Many fossil fuel executives are celebrating President Trump’s move to dismantle the Obama administration’s Clean Power Plan. But their cheers are muted, because market forces and state initiatives continue to elevate coal’s rivals, especially natural gas and renewable energy.But that really might be enough for Trump fans. Remember, they believe in anecdotes, not data. We point out statistics indicating that crime in the U.S. is at historic lows and they say, "What about all those murders in Chicago over the weekend?" We quote studies showing that immigrants commit fewer crimes than the native-born and they say, "What about that illegal guy who committed that rape?" We say that the Trump administration really isn't bringing jobs back and they say, "What about that announcement we just heard saying hundreds of jobs are being added?" (In most cases, these are personnel decisions that were made long before Trump was elected.)
In coal’s favor, there is the new promise that federal lands will be open for leasing, ending an Obama-era moratorium. Easing pollution restrictions could delay the closing of some old coal-fired power plants, slowing the switch by some utilities to other sources....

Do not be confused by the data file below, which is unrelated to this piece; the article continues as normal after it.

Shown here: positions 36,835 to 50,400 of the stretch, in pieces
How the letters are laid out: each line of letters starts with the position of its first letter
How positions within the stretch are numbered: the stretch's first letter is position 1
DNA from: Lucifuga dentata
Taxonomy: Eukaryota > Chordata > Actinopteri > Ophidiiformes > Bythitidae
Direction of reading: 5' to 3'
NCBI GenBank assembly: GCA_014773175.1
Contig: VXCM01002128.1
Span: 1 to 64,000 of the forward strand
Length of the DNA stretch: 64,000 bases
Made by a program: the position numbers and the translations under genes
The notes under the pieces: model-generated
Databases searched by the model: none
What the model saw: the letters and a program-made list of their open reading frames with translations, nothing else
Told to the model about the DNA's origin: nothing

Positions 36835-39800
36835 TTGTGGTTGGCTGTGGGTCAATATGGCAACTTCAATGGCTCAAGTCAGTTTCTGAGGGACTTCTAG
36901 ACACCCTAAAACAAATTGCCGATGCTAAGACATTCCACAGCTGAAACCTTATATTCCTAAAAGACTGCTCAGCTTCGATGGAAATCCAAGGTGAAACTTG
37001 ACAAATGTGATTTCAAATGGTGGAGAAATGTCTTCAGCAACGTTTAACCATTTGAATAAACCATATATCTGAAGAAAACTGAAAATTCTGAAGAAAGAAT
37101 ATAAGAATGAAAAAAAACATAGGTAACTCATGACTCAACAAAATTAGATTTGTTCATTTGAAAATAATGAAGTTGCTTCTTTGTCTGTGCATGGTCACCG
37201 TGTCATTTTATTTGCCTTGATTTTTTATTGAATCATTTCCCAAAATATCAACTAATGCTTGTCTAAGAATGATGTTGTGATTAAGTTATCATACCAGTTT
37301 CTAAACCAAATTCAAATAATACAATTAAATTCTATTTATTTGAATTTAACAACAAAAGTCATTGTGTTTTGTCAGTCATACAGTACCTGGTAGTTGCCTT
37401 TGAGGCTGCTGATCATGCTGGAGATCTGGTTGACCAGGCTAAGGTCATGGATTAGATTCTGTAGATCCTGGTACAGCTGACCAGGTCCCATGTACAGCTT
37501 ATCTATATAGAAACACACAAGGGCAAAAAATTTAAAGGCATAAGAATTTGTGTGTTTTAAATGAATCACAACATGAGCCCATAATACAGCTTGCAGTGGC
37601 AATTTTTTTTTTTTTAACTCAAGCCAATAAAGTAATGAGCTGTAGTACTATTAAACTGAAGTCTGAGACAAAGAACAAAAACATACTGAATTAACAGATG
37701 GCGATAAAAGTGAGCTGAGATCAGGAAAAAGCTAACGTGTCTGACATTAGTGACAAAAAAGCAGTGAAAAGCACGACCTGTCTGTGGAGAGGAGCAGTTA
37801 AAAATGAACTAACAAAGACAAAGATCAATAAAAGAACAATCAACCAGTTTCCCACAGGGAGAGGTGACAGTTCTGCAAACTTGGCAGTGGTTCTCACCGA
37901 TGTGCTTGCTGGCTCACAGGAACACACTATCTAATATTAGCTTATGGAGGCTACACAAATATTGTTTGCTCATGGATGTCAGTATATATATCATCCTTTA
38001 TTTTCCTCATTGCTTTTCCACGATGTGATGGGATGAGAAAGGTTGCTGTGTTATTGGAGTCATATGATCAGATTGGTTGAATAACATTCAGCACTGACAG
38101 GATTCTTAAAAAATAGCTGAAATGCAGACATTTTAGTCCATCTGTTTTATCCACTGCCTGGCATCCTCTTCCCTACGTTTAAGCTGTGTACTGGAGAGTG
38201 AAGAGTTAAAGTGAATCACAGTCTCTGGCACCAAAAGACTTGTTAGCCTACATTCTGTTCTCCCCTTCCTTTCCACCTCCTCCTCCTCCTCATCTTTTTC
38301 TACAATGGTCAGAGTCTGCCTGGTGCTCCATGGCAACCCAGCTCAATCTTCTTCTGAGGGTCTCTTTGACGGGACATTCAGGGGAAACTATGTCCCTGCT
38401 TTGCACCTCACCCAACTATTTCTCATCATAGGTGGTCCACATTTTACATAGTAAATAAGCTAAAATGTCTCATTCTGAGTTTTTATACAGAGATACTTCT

For coal executives, however, optimism and expansion plans remain guarded. Regulatory relief could restore 10 percent of their companies’ lost market share at most, they say — nowhere near enough to return coal to its dominant position in power markets and put tens of thousands of coal miners to work.
A few coal jobs will be saved, a few coal jobs might even open up ... and still the long-term trends won't change significantly at all. But the Trumpers don't care about facts. They believe anecdotes. Trump feeds them anecdotes. Fox feeds them anecdotes. And they respond on cue. So, years from now, they really might believe he saved the coal industry, even as it's still dying.